Sad Moos – Trees

December 22, 2009


Have you noticed the bare landscape in front of Woodside High? Sadly, there are no “Woods” along Woodside Road in front of the school anymore. The long row of stately trees had to be removed due to disease, a sadly familiar theme playing out in our town. The school will replace the trees with native California trees more resistant to disease. We can’t wait for this to happen as the school frontage looks so bare and bleak without them.

With this harsh reminder that the drought, Sudden Oak Death and a variety of other insects and diseases are killing our beautiful trees, we all need to do all we can to help our trees survive. Oaks, Evergreens, Madrones and even mighty Redwoods are having trouble, and with the very high value of having mature trees on your property, it is a time for concern.

We have written about our old nemesis Sudden Oak Death (SOD) before. Discovered in 1995, in tanoaks growing on a Marin homeowner’s property, it has a fungus like pathogen called Phytophthora ramorum (pronounced “phy-TOFF-thoruh ra-mor-um”). This very aggressive pathogen is related to organisms believed to be responsible for the Irish potato blight in the 1840s and to the current large-scale destruction of eucalyptus trees in Australia and oak trees in Europe.

In light of the fact that the chestnut blight largely made chestnuts extinct in American forests in a mere 40 years, this species of the notorious Phytophthora group should have us all worried. And it’s not just Oaks, there is concern that redwood forests may become infected. The role of the pathogen in redwoods is still not known but it is suspected that, while it may not kill adult redwoods, it affects redwood regeneration.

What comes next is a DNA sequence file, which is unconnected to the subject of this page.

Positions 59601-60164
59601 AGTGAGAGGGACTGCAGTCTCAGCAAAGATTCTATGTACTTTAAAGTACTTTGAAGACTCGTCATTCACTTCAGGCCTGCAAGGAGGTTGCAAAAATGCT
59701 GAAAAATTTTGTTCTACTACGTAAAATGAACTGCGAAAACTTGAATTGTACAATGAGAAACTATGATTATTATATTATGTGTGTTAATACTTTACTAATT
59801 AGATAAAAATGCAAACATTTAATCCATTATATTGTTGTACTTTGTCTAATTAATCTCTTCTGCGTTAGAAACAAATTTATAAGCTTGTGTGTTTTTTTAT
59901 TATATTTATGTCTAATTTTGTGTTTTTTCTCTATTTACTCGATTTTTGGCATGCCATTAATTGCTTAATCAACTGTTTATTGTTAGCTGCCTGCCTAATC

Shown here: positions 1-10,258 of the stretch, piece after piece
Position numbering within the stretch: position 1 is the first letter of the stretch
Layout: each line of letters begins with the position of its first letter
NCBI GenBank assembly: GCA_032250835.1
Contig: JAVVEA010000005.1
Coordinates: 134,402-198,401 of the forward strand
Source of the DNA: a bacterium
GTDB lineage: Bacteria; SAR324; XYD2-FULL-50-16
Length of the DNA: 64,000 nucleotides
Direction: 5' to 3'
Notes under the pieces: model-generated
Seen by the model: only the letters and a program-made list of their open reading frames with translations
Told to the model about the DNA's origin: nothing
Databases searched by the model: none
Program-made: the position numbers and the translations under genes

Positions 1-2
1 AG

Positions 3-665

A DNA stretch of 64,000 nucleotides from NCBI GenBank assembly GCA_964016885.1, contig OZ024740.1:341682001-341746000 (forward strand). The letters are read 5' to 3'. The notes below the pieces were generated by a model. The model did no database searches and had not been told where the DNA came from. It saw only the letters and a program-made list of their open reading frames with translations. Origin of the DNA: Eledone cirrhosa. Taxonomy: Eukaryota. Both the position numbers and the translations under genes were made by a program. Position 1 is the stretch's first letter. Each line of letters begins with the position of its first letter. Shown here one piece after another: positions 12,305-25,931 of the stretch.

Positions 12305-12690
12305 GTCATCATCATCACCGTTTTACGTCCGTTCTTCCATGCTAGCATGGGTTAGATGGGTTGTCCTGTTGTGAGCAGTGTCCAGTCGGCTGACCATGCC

The common name, sudden oak death, is misleading since the pathogen affects more than oak trees and it typically takes more than a year for the tree to die. As a homeowner, however, the death of a once healthy tree may seem sudden because the leaves turn brown in a matter of weeks.

This pathogen has two diseases, one stem canker disease, which can kill adult species, and one foliar and branch disease that kills some but not all host plants. The most common symptom in tanoaks less than 20 feet tall is the wilting of new shoots. The shoot dies back, then falls off and new shoots appear from the dieback point, giving the tree a bushy appearance. As the tanoak leaves turn brown and the tree begins to die, there is often a canker located on the trunk not more than 15 feet from the ground. New sprouts often occur at the base of the dying tanoak but these sprouts will typically die, too.

In the true oak family, Coast live oak (Quercus agrifolia), California black oak (Quercus kelloggii), Shreve oak (Quercus parvula var. shrevei), the earliest symptom is a bleeding canker with a burgundy-colored to tar-black sap that oozes out on the bark. The bleeding will kill moss or lichen it touches, and is another sign to look for. The ooze may dry to a hard, dark mass and it may also wash off in a rainstorm.
Later, the tree will be attacked by very small (1/16- to 1/8-inch long) brown-colored beetles which leave a tell-tale trail of sawdust (called frass) on the bark. The tree will also be attacked by fungi. Old fungi may be hard and wart- like while new fungi will have powdery spores that rub off if touched. The pathogen kills the tree by effectively choking it.

You can find several links and video on our Mootube page under Public Service. You will find information on how to spray to protect your trees, how many trees are likely effected and where the outbreaks are.

So COW’s do what you can to keep the Woods in Woodside!

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